Make Design a Priority for Cloud Testing

Having the right skills and experience, even if you have to go outside, is essential for designing tests for large-scale cloud deployments.

Moving existing applications to a cloud environment adds new dimensions to testing. One of the primary reasons for moving to the cloud is scalability. Capacity to handle traffic and data transfer can be easily ramped up by access to additional computing resources. How this happens, and the configuration of those resources, can vary. Designing tests that can simulate these real-world scenarios and that are maintainable takes a significant amount of up-front planning.

When Cisco’s Telepresence division migrated the initial PC based applications to the cloud one of the primary goals was to automate as many of the test routines as possible, and to create the automation in a way that would allow it to scale as the application itself grew and changed. Rather than try to build the automation around a particular automation software, the focus was on test design first and tool second. In the end this proved to be the right approach.

Cloud Testing Considerations

Cloud deployments require testing the application, platform and infrastructure. Depending on whether it’s a private or public cloud there may be access issues that need to be addressed, and these will need to be accommodated in the test design. Below are several of the primary considerations the test teams for this project had to address.

Application changes and on premise interfaces

  • Would moving the application to the cloud require changes to the application to fit the environment available on the cloud platform?
  • How should the test cases be designed and test automation implemented to provide the required test coverage for these changes?

Data migration

  • Would new tests be needed for the storage services available on the cloud platform?
  • Data moved from managed servers to cloud storage may have to be encrypted for security and compliance needs. How would the additional security requirements be tested?

Performance

  • Was a plan needed to load and stress test the application on the cloud platform to ensure that system response is as per SLAs?

Scalability

  • Would the test scenarios be robust enough to simulate on-demand needs of the application?

Priorities for testing

Testing the applications being migrated to the cloud required a careful assessment from the perspective of what changes were required for cloud deployment. This assessment helped the test team understand application areas that needed specific focus during testing on the cloud platform. In addition, knowledge of the cloud platform capabilities for scalability, availability and disaster recovery had to be disseminated to the teams to assure successful test planning.

The testing plan was based on a model that included testing across the application, platform and infrastructure.

The Process

The project consisted of separate teams for portal testing and testing the supported devices. The Portal team was responsible for testing web applications that included a user portal and an administration portal that controlled all account information and updates, subscriptions information and modifications. Proper setup of the test environment required the team to become familiar with the target cloud platform.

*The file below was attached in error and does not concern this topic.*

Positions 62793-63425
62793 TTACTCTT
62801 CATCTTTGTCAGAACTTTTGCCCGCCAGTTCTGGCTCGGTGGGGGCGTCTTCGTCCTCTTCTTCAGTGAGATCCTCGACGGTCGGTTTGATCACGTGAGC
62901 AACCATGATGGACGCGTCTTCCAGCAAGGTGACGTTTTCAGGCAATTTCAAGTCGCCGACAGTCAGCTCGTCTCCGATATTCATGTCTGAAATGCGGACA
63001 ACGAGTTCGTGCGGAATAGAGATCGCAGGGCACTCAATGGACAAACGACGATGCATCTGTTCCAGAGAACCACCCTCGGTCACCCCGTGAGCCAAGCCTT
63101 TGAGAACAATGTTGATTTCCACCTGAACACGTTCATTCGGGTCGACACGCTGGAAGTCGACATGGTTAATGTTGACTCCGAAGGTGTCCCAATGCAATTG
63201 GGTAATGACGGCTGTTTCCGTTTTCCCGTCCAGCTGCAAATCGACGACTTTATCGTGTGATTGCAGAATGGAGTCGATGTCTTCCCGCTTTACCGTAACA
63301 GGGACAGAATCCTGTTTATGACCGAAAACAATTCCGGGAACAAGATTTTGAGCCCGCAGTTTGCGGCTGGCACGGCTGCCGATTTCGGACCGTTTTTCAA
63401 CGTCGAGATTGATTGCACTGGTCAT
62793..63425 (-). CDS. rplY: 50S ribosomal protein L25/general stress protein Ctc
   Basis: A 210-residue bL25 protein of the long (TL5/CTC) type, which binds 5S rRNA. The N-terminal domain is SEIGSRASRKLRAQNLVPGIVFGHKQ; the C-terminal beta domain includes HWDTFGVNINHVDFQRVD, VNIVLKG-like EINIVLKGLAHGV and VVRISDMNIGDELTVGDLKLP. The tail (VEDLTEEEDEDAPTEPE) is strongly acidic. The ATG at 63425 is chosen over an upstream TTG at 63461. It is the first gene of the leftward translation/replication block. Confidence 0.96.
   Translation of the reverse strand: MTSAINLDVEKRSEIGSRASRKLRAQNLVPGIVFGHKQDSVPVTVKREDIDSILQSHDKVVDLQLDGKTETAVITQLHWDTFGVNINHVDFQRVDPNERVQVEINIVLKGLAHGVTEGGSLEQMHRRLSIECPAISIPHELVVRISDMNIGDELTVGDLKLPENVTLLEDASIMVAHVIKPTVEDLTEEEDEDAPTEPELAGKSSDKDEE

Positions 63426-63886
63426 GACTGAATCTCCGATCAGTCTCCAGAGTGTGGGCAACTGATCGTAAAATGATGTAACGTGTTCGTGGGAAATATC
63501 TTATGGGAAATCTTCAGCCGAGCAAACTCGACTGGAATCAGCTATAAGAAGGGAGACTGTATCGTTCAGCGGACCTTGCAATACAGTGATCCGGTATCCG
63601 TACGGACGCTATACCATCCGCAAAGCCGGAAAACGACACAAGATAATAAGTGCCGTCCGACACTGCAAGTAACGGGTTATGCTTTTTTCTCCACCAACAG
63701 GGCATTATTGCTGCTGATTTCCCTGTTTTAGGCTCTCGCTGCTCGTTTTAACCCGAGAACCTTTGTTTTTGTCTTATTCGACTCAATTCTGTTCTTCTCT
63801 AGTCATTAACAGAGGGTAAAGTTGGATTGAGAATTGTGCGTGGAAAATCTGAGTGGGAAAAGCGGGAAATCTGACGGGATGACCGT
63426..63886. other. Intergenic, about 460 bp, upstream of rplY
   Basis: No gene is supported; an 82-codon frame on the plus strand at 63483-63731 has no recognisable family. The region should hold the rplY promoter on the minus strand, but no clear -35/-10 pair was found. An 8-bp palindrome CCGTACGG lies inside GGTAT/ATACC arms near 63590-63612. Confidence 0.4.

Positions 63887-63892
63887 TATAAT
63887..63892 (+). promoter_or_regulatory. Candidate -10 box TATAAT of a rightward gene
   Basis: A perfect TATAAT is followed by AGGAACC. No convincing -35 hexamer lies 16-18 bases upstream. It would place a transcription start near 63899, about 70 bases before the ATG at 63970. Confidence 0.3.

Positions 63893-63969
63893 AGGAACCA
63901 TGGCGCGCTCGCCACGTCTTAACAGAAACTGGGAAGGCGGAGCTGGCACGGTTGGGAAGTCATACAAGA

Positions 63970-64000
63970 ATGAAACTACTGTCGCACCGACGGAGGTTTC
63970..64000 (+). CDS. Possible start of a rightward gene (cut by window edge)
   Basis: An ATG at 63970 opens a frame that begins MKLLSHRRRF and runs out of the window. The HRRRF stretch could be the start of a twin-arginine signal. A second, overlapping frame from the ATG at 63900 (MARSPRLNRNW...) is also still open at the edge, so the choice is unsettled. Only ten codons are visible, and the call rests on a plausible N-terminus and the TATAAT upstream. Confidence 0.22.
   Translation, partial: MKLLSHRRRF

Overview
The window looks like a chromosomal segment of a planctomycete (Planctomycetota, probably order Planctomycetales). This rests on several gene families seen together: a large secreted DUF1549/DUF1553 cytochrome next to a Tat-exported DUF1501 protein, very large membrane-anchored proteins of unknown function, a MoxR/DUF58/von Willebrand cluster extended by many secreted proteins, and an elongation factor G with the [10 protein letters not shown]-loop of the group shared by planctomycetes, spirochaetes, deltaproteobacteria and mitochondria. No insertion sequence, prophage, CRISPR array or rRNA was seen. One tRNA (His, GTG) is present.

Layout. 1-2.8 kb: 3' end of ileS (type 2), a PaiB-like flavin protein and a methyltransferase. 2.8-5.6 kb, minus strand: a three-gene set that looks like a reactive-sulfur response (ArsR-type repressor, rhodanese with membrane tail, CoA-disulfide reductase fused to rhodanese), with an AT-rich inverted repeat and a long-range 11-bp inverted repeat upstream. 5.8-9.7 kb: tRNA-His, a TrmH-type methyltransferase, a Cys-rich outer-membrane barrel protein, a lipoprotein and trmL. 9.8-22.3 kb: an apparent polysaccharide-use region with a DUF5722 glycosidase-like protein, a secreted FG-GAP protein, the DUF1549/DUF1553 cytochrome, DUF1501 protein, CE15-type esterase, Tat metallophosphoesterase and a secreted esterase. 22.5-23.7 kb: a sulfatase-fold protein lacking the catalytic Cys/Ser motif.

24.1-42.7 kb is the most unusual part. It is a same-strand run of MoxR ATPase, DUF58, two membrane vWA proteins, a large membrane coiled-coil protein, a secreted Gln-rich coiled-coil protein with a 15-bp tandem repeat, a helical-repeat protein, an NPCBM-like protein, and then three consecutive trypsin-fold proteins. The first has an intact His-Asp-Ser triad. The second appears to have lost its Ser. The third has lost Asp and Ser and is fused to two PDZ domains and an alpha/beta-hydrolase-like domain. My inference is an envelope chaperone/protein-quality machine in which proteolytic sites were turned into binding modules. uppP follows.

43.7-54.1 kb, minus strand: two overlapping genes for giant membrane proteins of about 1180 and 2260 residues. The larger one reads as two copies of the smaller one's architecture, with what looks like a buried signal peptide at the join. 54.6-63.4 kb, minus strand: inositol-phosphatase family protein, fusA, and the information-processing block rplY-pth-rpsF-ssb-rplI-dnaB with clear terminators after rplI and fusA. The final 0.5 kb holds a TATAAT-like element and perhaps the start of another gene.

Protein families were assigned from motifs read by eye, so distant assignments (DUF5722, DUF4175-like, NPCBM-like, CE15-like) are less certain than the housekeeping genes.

Both LogiGear and Cisco teams collaborated to develop the ideal test plan for the existing web applications to be deployed in the cloud. Test engineers designed and developed python-based automated test cases utilizing the Action-Based-Testing (ABT) method. The big advantage of using ABT for this project was the ability to create well-defined test cases that were able to run independently of each other. This approach localized the impact of functional changes under test allowing the automation to be easily maintained. Maintainability of automated tests is essential to any automation project, but critical for testing of cloud applications where the application owner may not be involved in changes to the infrastructure the application runs on. It is precisely these types of projects where module-based test design proves its value.

This project required additional resources for computations and data storage to provide a true representation of the production data and expected load. Using virtual machines (VMs) proved to be the most effective way to accomplish this, plus VMs made it possible to scale quickly. After the initial testing, the VMs were saved as images in cloud storage, and all the cloud resources were released to keep the overall testing costs low. After the initial tests the VMs were restored as needed to recreate the test environment for subsequent releases.

Key learning

Test design planning for the cloud migration project was ultimately the primary component in achieving success for this project. Automation was the only way to handle the number of tests, and the amount of data to be tested, and in turn, the module-based approach made it possible to maintain tests easily even in a very fluid development environment.

When moving to the cloud there are two important test considerations. The first is the need to test all aspects of the cloud environment, starting with the cloud client through the application (SaaS), platform (PaaS) and Infrastructure (IaaS) layers. The second consideration is the capability of the team to plan and design the tests. Having the right skills and experience, even if you have to go outside, is essential for designing tests for large-scale cloud deployments.

Joe Luthy
Joe has over 15 years product marketing experience in technology and Internet services for major companies including AT&T and Verisign.

TestArchitect for Visual Studio is a keyword authoring platform extension designed specifically to enhance coded UI test automation in Visual Studio 2012.

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